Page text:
Compare any two graphics cards:
GeForce GTX 660 vs GeForce GTX 660 Ti
IntroThe GeForce GTX 660 uses a 28 nm design. nVidia has set the core frequency at 980 MHz. The GDDR5 memory works at a speed of 1502 MHz on this card. It features 960 SPUs along with 80 Texture Address Units and 24 Rasterization Operator Units.
Compare that to the GeForce GTX 660 Ti, which comes with clock speeds of 915 MHz on the GPU, and 1500 MHz on the 2048 MB of GDDR5 RAM. It features 1344 SPUs as well as 112 TAUs and 24 Rasterization Operator Units.
Power Usage and Theoretical Benchmarks
Power Consumption (Max TDP)
Performance-wise, the GeForce GTX 660 should in theory be just a bit better than the GeForce GTX 660 Ti in general. (explain)
Texel RateThe GeForce GTX 660 Ti is quite a bit (about 31%) better at AF than the GeForce GTX 660. (explain)
Pixel RateThe GeForce GTX 660 will be a little bit (about 7%) better at full screen anti-aliasing than the GeForce GTX 660 Ti, and capable of handling higher screen resolutions while still performing well. (explain)
Please note that the above 'benchmarks' are all just theoretical - the results were calculated based on the card's specifications, and real-world performance may (and probably will) vary at least a bit.
Please note that the price comparisons are based on search keywords - sometimes it might show cards with very similar names that are not exactly the same as the one chosen in the comparison. We do try to filter out the wrong results as best we can, though.
Memory Bandwidth: Bandwidth is the max amount of data (in units of megabytes per second) that can be transported past the external memory interface within a second. It is worked out by multiplying the card's bus width by its memory clock speed. If it uses DDR type memory, it must be multiplied by 2 again. If it uses DDR5, multiply by ANOTHER 2x. The better the memory bandwidth, the better the card will be in general. It especially helps with anti-aliasing, HDR and higher screen resolutions.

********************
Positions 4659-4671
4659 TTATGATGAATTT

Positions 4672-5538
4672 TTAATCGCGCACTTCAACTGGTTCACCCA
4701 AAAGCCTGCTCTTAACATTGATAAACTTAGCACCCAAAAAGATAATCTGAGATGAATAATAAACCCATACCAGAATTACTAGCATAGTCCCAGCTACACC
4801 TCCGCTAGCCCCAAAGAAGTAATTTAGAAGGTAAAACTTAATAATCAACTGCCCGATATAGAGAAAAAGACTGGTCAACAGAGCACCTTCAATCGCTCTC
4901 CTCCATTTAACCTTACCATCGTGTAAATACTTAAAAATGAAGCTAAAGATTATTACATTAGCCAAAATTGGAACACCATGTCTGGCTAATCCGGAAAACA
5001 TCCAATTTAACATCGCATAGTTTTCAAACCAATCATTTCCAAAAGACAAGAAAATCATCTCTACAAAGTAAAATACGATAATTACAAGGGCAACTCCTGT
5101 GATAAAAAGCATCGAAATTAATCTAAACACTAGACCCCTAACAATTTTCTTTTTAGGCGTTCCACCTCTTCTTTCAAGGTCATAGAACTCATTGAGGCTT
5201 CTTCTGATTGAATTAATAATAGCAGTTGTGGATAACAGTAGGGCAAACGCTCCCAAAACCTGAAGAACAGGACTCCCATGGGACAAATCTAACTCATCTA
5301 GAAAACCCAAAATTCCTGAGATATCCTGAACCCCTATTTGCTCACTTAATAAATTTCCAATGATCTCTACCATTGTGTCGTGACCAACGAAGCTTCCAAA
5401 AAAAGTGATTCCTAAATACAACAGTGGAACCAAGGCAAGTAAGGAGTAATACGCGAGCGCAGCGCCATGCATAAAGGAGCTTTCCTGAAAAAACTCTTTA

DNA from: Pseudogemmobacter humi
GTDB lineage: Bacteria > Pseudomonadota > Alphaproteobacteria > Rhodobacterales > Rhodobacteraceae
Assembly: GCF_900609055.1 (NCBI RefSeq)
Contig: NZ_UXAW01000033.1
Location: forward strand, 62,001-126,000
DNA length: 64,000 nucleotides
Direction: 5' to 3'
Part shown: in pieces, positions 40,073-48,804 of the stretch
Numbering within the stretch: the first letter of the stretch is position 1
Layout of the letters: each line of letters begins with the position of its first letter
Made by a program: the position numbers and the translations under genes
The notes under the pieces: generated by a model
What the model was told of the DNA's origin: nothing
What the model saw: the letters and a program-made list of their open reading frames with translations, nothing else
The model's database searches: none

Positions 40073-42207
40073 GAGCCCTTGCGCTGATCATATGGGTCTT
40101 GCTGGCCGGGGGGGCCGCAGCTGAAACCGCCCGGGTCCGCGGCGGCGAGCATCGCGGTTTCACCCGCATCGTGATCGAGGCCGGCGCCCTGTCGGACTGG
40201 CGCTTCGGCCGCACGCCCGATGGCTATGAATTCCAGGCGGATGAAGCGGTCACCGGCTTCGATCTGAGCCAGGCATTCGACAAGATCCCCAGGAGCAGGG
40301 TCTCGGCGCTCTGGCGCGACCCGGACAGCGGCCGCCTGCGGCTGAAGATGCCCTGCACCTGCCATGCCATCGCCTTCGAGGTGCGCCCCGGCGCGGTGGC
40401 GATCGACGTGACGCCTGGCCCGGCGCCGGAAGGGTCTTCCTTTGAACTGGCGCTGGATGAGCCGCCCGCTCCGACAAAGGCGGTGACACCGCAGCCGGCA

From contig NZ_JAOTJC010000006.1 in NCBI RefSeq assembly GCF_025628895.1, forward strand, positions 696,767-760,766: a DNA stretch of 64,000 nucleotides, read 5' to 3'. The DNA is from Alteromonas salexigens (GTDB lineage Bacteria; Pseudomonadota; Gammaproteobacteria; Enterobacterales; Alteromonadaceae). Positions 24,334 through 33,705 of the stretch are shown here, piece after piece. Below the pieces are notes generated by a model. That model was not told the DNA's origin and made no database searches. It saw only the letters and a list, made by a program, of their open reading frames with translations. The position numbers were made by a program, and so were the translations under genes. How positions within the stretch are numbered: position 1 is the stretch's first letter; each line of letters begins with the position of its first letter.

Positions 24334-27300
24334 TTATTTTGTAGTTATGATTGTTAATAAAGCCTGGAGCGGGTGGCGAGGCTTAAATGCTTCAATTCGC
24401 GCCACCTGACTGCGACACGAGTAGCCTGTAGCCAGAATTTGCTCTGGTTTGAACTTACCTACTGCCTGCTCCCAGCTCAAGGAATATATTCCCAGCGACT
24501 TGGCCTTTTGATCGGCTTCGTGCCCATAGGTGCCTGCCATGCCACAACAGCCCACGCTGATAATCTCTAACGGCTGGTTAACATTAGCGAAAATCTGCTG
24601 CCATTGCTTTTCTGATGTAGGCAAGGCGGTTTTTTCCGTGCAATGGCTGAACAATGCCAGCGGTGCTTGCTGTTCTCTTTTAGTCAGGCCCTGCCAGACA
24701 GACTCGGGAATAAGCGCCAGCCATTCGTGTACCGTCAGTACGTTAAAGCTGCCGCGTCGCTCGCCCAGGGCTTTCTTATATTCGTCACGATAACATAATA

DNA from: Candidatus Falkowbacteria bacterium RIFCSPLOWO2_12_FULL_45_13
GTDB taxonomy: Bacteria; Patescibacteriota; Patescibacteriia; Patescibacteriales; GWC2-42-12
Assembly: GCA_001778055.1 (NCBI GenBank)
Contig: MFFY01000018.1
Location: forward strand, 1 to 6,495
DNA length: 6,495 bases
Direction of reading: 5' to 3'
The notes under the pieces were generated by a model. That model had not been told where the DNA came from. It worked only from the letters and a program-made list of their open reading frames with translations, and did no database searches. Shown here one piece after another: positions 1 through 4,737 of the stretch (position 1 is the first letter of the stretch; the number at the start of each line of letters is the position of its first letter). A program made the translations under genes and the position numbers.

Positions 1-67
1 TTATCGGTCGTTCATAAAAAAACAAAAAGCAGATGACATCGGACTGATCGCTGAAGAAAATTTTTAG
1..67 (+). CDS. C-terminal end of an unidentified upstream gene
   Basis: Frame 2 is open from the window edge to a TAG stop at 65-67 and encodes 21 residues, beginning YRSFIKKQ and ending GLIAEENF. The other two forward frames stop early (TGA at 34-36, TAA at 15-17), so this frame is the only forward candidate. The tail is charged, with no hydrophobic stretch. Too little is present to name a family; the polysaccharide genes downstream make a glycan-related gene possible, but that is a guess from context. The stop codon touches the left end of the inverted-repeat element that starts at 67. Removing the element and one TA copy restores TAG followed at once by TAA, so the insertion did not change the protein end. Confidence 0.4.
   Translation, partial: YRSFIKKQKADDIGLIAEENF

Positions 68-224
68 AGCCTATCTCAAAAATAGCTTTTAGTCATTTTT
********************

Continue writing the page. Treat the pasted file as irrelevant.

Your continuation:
Texel Rate: Texel rate is the maximum texture map elements (texels) that can be processed in one second. This figure is calculated by multiplying the total texture units of the card by the core clock speed of the chip. The higher this number, the better the graphics card will be at texture filtering (anisotropic filtering - AF). It is measured in millions of texels processed in a second.
Pixel Rate: Pixel rate is the maximum number of pixels that the graphics card could possibly write to the local memory per second - measured in millions of pixels per second. The figure is worked out by multiplying the number of Render Output Units by the the core speed of the card. ROPs (Raster Operations Pipelines - aka Render Output Units) are responsible for filling the screen with pixels (the image). The actual pixel fill rate also depends on quite a few other factors, especially the memory bandwidth of the card - the lower the memory bandwidth is, the lower the ability to reach the max fill rate.